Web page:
Typically in a WSN, the nodes cooperate to accomplish a common task (unlike a conventional wireless network), therefore the idea of cooperation is central to the design of a WSN. The cooperation among WSNs can be of two types: implicit and explicit. In implicit cooperation, the nodes of a WSN cooperate implicitly based on the information obtained apriori. The concept of distributed source coding (DSC) where the sensor nodes determine their encoding rates, based on the prior information obtained on spatial correlation, is an instance of implicit cooperation. On the other hand, in the explicit cooperation, the nodes cooperate explicitly by sharing information. The concept of virtual multiple input and multiple output (MIMO) (or cooperative) transmission, where the sensor nodes share information and transmit cooperatively, is an instance of explicit cooperation. In this chapter, we consider an architecture based on implicit and explicit cooperation for WSNs. Specifically, we consider an architecture that employs, virtual MIMO to reduce the energy consumption of each sensor node and DSC to exploit the spatial correlation.

The concept of virtual MIMO aims to exploit the benefits of popular MIMO antenna techniques for WSNs. Direct application of the popular MIMO techniques to WSNs is not possible, owing to the relatively small size of the sensor nodes. However, by allowing the nodes to exchange their information, one can create a virtual MIMO system. We focus on orthogonal space-time block codes (STBC) (Tarokh, Jafarkhani & Calderbank, 1999) as a way to implement virtual MIMO in WSNs. The orthogonal STBCs are attractive because they facilitate simple decoding at the receiver. However, the orthogonal STBCs are bandwidth inefficient, especially if the number of cooperating nodes is greater than two. The reason for this bandwidth inefficiency can be attributed to the fact that, it may not be possible to design orthogonal STBCs with spatial rate equal to one, if the number of sensor nodes is greater than two (Liang, 2003). Thus it is of interest to know the effect of using an STBC with spatial rate less than one, on the energy efficiency of a WSN. To this end, we formulate the problem of minimum energy data gathering in correlated WSNs. We also study the tradeoff between energy-Mutual Information (MI) and energy-mean square error (MSE), for single input and single output (SISO) and virtual MIMO based transmission schemes in correlated WSNs.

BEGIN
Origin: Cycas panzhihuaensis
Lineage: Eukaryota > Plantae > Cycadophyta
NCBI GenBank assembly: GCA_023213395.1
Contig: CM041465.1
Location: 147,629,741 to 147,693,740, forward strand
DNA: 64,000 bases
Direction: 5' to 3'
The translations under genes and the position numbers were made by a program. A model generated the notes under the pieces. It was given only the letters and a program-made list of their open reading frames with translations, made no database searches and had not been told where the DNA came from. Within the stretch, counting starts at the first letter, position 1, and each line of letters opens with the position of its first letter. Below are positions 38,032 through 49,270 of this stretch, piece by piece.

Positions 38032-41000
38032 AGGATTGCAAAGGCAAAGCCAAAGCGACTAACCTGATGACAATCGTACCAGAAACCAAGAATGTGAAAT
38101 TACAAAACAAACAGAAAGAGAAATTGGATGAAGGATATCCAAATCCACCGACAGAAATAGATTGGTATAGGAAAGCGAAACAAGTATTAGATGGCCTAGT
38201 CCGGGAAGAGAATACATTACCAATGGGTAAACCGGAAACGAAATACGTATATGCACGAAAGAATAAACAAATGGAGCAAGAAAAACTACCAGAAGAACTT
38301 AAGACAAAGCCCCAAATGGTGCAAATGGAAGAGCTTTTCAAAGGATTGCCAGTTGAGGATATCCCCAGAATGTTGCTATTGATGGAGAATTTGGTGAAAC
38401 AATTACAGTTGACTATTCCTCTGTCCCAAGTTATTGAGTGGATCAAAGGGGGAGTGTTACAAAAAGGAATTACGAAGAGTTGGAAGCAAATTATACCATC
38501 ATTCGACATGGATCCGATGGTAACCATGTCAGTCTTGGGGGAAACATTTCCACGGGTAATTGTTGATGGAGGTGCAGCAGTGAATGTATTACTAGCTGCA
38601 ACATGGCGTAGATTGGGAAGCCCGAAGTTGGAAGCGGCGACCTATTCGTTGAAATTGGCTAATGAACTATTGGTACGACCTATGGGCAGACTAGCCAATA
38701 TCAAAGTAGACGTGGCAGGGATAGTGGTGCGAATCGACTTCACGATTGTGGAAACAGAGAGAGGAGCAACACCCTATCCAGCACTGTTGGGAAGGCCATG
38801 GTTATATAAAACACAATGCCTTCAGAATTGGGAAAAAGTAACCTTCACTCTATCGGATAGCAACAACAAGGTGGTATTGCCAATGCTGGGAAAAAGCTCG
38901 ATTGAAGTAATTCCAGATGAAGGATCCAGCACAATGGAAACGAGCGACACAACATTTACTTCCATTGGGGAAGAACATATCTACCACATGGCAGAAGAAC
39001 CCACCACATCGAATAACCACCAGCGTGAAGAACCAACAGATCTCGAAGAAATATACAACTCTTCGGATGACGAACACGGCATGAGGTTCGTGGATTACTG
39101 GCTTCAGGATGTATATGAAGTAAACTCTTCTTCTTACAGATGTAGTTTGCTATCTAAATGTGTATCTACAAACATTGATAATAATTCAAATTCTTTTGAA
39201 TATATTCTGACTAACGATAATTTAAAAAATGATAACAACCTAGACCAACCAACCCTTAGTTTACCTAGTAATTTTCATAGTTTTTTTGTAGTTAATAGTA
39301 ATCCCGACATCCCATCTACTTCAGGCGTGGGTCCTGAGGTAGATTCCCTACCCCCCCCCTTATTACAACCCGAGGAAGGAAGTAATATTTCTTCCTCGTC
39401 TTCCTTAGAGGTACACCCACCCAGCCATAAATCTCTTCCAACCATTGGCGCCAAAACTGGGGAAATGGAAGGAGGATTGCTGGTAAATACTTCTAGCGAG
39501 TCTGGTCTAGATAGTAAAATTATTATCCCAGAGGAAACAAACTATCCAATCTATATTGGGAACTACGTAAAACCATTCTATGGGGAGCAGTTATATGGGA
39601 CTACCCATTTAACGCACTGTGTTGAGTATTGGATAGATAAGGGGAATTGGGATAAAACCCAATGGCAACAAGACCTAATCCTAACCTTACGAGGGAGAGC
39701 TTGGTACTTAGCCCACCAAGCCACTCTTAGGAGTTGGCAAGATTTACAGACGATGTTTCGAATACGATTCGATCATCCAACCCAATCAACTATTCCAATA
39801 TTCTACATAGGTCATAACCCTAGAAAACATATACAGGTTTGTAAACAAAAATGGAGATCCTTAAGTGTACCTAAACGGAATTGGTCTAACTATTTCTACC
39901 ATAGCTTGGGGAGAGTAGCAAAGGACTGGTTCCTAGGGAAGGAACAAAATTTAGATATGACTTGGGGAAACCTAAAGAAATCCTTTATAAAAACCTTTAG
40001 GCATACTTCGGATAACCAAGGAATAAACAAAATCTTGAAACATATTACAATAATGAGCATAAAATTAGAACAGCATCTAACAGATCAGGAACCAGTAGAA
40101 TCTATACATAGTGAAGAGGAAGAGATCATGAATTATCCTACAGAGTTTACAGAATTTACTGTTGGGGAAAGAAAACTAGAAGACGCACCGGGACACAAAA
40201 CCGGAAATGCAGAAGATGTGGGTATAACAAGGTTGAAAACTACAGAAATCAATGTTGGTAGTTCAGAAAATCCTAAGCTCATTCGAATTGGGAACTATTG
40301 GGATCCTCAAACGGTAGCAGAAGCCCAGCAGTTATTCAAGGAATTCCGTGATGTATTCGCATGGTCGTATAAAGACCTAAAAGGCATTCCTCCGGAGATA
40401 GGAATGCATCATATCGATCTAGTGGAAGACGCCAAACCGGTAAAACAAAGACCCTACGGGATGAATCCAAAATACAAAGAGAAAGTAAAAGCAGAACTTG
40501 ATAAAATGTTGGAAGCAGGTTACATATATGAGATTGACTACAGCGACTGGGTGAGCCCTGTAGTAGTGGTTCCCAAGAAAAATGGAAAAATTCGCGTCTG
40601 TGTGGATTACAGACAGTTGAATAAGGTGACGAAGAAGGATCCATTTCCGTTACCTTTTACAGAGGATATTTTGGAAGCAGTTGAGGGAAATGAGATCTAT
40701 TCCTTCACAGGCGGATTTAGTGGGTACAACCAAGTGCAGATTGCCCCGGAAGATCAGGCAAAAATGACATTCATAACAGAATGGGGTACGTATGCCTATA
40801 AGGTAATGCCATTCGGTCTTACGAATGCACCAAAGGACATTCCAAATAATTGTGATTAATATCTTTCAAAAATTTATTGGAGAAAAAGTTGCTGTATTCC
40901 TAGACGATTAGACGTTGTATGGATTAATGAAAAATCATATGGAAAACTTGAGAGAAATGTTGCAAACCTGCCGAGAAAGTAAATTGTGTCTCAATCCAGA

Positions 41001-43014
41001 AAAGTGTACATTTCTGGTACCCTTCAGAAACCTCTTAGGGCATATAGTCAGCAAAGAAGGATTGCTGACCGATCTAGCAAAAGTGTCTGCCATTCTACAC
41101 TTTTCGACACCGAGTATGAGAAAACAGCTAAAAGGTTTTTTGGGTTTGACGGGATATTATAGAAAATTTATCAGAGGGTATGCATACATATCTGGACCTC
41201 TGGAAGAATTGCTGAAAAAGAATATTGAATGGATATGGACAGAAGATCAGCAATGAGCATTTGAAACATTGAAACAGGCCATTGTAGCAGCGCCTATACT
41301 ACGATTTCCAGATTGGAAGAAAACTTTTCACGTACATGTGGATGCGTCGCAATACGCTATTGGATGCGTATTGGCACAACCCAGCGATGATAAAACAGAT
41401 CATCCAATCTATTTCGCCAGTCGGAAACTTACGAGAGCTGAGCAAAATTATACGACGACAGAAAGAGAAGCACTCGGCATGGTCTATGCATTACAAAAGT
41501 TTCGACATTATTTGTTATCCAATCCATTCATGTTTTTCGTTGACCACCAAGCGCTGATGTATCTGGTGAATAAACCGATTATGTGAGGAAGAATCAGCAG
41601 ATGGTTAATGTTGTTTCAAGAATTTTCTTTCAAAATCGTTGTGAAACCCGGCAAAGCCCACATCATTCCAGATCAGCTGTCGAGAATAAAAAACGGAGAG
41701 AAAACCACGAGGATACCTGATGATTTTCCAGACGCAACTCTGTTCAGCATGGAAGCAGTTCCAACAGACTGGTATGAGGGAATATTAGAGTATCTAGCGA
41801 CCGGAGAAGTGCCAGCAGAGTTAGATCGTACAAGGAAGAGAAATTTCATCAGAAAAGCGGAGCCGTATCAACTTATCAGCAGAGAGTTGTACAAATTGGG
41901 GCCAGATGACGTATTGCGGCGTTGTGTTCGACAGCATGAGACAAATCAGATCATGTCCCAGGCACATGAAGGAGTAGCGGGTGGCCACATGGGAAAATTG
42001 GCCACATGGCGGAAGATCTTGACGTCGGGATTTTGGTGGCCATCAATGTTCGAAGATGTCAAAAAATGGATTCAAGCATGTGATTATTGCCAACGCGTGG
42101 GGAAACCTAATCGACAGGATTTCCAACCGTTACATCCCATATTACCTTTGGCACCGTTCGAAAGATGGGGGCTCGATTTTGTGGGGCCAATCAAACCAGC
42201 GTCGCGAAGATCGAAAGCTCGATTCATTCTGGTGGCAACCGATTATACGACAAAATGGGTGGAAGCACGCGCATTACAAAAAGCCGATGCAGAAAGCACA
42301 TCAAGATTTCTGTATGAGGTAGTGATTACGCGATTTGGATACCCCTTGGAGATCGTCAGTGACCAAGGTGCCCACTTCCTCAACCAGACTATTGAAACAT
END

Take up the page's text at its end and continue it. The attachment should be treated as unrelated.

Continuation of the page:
An important aspect of our work is, we analytically study the effect of data correlation on physical layer design variables such as, constellation size and number of cooperating nodes, which was not considered before. In general, the energy expended by a sensor node is a function of constellation size. Constellation size represents the number of bits that can be transmitted in a given modulation symbol. Further in cases where the nodes cooperate to transmit data, the energy expended is also a function of number of cooperating nodes. We accomplish this using monotone comparative statics, that are used extensively in economics literature, to study as how the optimal solution of a parametrized optimization problem, varies monotonically with respect to the parameter.

The main results of this chapter are summarized as follows:

Main Results: